e2=AEL->NextPolyEdge(e1->poly);

x1=[e1->xcurr]; x2=[e2->xcurr]; dx=x2-x1;

w1=e1->wcurr; w2=e2->wcurr; dw=(w2-w1)/dx;

sw1=e1->swcurr; sw2=e2->swcurr; dsw=(sw2-sw1)/dx;

tw1=e1->twcurr; tw2=e2->twcurr; dtw=(tw2-tw1)/dx;

for (int x=x1; x<x2; x++) {

w+=dw;

float denom = 1.0f / w;

sw+=dsw; tw+=dtw;

correct_s=sw*denom; correct_t=tw*denom;

if (w<wbuffer[x]) {

wbuffer[x]=w;

raster.setPixel(x, texturemap[correct_s, correct_t])

}

}

}

raster->write(y);

}

Demonstration

For obvious reasons this method of interpolation is called perspective-

correct interpolation. The fact is, the name could be shortened to simply

correct interpolation. You should be aware that not all 3-D graphics APIs

implement perspective-correct interpolation.

Applet with

correct

interpolation

interpolation by subdividing the texture-mapped triangles into smaller

triangles (why does this work?). But, fundamentally the screen-space

interpolation of projected parameters is inherently flawed.

Applet with

subdivided

triangles

Reminds you something?

When we did Gouraud shading didn't we interpolate

illumination values, that we found at each vertex using screen-

space interpolation?

believe "inherently flawed" were my exact words)?

Gouraud is a big simplification

Gourand shading is wrong. However, you usually will not notice

because the transition in colors is very smooth (And we don't know what

the right color should be anyway, all we care about is a pretty picture).

the errors in Gouraud shading

become obvious.

different levels-of-detail

representations

At "T" joints. Applet showing errors in

Gouraud shading

Texture Tiling

Often it is useful to repeat or tile a texture over the surface of a

polygon.

…

if (w<wbuffer[x]) {

wbuffer[x]=w;

raster.setPixel(x, texturemap[tile(correct_s, max), tile(correct_t, max)])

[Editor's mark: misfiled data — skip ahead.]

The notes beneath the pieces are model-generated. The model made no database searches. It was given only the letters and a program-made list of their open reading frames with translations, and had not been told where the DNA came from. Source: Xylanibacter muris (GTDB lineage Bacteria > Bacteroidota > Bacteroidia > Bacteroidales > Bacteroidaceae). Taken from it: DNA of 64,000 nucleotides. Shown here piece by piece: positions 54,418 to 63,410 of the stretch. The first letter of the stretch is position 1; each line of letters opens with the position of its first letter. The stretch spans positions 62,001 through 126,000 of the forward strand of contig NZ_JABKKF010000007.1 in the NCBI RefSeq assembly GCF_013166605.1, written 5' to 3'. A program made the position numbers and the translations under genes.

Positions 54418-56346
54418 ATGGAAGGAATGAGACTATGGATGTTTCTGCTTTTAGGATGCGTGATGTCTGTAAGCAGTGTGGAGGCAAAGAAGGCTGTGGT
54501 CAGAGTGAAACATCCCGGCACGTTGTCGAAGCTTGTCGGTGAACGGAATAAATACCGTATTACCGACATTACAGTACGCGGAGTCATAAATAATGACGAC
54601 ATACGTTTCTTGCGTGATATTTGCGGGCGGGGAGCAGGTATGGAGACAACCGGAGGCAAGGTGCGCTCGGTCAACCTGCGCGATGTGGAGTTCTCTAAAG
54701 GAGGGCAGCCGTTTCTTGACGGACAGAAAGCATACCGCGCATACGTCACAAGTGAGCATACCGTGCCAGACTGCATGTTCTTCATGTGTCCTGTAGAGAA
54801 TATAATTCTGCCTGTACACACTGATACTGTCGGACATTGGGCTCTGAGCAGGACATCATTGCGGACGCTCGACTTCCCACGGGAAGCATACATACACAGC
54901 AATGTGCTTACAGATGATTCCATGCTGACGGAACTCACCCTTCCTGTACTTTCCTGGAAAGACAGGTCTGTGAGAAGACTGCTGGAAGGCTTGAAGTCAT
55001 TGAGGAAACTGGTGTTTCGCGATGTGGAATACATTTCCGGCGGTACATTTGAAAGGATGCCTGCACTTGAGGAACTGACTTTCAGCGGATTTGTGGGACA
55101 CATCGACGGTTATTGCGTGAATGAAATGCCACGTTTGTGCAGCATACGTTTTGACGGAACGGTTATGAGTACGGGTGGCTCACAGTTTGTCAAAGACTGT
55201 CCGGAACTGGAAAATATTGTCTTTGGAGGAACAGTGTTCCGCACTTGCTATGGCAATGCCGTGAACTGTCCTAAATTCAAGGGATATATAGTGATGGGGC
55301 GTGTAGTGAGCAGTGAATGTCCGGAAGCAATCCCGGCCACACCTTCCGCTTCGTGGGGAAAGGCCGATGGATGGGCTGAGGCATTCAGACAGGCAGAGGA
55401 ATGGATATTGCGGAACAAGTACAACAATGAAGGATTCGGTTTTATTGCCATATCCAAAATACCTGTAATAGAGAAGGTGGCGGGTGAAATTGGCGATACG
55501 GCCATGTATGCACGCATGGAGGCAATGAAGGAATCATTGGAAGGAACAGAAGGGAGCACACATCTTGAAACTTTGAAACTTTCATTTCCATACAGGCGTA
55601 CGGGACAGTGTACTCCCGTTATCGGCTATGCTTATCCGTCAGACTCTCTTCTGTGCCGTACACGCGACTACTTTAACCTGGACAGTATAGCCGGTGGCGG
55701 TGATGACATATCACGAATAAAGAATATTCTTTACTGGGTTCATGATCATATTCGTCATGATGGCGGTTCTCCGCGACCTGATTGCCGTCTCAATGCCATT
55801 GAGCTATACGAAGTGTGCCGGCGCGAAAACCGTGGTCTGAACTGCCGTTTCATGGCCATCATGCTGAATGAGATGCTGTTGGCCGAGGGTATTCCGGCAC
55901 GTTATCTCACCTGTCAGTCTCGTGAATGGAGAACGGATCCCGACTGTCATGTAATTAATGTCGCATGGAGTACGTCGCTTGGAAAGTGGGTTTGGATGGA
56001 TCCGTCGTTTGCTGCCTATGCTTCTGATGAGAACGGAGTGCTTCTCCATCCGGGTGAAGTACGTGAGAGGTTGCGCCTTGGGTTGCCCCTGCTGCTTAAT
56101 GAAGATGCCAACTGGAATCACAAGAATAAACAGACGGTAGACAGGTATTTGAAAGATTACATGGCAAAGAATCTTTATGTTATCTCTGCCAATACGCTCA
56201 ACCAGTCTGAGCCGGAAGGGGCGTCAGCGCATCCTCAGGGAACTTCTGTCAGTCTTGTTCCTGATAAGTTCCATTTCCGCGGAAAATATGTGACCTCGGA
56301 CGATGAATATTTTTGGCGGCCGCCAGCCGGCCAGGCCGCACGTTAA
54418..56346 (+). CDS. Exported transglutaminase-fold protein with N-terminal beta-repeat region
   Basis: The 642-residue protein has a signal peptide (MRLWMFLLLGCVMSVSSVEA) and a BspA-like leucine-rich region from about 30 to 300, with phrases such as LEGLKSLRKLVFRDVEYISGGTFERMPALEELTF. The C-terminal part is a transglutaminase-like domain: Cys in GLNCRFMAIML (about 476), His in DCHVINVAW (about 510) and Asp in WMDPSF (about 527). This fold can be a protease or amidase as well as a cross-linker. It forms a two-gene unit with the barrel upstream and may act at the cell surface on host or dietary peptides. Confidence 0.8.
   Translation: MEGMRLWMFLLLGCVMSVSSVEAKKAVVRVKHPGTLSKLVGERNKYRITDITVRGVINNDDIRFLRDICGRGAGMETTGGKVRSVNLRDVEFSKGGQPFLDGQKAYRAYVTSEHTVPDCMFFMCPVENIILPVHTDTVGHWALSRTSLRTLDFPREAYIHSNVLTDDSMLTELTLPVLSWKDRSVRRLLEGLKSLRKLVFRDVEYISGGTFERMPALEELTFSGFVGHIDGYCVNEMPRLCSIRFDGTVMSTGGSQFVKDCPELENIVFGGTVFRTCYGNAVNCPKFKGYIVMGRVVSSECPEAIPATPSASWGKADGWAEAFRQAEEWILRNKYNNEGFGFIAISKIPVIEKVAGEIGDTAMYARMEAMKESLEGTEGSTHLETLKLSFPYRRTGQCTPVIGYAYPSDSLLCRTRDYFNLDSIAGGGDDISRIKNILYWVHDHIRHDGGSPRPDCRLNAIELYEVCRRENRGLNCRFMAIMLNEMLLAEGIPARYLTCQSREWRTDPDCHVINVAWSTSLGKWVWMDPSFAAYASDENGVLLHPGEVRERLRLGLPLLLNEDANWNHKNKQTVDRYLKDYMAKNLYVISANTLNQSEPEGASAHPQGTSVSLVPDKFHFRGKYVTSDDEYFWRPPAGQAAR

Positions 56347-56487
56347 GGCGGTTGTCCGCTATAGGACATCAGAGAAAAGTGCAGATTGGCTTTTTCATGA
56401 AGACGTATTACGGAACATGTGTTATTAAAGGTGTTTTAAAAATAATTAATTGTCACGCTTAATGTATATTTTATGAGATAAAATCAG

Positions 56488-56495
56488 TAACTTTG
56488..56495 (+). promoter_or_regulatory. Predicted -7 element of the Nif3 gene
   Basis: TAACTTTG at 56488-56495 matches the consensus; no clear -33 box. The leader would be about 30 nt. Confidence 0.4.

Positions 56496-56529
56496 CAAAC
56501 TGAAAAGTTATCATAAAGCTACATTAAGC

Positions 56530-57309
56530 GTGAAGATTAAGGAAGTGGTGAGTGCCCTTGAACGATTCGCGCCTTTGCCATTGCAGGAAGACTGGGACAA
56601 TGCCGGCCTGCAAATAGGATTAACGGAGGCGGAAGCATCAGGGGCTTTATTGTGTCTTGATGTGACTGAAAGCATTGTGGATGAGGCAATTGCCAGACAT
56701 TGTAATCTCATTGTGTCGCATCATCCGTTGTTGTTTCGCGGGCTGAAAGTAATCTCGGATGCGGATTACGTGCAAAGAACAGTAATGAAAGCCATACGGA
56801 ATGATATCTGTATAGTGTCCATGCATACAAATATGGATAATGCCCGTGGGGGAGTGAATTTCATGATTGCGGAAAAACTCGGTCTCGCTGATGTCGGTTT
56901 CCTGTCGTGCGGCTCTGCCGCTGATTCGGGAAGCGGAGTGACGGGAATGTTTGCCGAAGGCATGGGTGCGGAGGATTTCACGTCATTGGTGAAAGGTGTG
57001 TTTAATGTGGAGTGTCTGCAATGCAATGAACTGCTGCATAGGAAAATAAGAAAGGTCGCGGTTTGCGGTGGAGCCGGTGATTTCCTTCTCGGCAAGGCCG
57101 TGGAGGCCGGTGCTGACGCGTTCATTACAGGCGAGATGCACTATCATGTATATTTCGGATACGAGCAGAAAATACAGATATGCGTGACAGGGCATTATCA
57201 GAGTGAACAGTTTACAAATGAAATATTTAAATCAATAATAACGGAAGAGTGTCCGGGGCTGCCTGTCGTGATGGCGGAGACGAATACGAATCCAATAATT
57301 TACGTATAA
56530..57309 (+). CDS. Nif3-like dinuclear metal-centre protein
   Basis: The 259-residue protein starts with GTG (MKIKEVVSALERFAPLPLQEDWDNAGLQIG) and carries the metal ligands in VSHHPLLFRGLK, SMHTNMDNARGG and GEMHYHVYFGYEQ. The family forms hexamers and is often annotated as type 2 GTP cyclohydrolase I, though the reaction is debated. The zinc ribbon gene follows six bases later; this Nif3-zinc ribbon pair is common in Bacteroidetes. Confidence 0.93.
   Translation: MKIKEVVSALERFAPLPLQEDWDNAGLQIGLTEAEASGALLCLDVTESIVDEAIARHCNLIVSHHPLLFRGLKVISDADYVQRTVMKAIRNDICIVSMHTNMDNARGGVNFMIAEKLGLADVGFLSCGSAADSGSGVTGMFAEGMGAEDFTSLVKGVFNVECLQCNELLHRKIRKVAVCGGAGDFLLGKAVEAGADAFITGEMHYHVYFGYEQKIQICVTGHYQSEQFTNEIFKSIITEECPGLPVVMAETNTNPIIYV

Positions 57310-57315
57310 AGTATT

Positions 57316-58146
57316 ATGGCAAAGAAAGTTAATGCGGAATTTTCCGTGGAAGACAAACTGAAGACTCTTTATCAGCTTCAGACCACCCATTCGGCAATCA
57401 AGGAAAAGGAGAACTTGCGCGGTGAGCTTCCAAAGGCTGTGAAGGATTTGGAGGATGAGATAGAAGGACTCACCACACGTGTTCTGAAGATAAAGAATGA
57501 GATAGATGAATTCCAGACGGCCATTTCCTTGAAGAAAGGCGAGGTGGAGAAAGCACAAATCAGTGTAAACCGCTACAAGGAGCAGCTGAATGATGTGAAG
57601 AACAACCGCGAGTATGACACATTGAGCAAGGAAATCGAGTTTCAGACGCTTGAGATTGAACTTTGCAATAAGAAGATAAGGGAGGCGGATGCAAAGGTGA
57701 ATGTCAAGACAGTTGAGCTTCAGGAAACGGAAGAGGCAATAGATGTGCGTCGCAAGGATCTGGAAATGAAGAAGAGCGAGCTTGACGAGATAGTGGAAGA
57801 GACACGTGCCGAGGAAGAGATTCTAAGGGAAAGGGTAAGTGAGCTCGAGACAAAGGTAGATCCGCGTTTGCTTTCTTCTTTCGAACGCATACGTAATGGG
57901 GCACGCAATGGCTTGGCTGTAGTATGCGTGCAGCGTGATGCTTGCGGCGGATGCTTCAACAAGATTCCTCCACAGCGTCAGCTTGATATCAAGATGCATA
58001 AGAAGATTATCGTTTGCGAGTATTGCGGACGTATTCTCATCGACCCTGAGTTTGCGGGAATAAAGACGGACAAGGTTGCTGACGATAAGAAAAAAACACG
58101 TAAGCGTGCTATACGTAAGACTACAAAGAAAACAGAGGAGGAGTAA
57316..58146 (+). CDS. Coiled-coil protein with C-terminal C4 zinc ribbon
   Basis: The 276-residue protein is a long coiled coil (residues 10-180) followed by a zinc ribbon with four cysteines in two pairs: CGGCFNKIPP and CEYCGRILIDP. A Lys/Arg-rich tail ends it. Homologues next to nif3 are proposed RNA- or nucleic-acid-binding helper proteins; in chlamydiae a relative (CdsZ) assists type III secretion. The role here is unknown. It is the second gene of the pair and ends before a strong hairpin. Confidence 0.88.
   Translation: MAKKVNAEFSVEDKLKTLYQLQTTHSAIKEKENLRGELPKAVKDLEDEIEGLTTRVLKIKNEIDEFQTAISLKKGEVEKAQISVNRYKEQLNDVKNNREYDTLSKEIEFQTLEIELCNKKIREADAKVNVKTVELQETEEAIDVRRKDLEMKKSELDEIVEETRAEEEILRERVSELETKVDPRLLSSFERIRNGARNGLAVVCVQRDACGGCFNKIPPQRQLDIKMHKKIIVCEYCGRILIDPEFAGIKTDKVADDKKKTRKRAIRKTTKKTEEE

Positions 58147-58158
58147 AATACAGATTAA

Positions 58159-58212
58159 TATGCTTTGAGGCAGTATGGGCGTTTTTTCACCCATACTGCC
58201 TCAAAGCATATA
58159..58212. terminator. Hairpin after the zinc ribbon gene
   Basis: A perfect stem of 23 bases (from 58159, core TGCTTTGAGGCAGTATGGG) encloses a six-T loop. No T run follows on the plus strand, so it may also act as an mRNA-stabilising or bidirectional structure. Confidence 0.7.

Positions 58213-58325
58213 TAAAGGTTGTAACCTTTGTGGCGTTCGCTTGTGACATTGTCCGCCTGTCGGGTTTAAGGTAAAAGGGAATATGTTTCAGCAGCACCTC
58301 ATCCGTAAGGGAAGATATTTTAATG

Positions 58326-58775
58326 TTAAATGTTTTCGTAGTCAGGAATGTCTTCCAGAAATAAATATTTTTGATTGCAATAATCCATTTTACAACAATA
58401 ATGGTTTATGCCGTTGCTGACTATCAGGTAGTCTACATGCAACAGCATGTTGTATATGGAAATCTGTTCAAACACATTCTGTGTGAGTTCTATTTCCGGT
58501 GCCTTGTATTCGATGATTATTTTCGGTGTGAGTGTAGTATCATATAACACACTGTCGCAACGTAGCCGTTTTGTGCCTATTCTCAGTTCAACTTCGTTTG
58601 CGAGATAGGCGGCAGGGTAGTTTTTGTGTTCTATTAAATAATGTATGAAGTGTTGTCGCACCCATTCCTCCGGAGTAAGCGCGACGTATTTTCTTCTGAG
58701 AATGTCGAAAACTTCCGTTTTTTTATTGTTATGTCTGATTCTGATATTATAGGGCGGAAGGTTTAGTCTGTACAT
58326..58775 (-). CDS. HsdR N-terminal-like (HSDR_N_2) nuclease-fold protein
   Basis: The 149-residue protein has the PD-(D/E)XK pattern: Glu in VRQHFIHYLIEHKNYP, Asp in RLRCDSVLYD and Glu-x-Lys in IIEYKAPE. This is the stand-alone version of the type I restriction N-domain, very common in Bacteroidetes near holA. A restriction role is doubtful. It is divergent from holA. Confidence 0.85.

}

…

int tile(int val, int size) {

if (val >= size) {

do { val -= size; } while (val >= size);

} else {

while (val < 0) { val += size; }

}

return val;

} Tiling applet

Texture Transparency

There was also a little code snippet to handle texture transparency.

…

if (w<wbuffer[x]) {

Color4=raster.setPixel(x,

oldColor=raster.getPixel(x);

textureColor= texturemap[tile(correct_s, max), tile(correct_t, max)];

float t= textureColor.transparency()

newColor = t*textureColor+ (1-t)*oldColor;

raster.setPixel(x, newColor)

wbuffer[x]=w; //NOT SO SIMPLE.. BEYOND THE SCOPE OF THIS LECTURE

}

…

Applet showing

texture

transparency

Summary of Label Textures

Increases the apparent complexity of

simple geometry

Must specify texture coordinates for

each vertex

Projective correction (can't linearly

interpolate in screen space)

Specify variations in shading within a

primitive

Two aspects of shading

Illumination

Surface Reflectace

Label textures can handle both kinds

of shading effects but it gets tedious

Acquiring label textures is surprisingly

tough

Difficulties with Label Textures

Tedious to specfiy texture coordinates for

every triangle

Textures are attached to the geometry

Easier to model variations in reflectance than

illumination

Can't use just any image as a label texture

The "texture" can't have projective

distortions

Reminder: linear interploation in image space

is not equivalent to linear interpolation in 3-

space (This is why we need "perspective-

correct" texturing). The converse is also true.

Easier to model variations in reflectance than

illumination

Makes it hard to use pictures as textures

Projective Textures

No need to specify texture coordinates explicitly

A good model for shading variations due to illumination

A fair model for reflectance (can use pictures)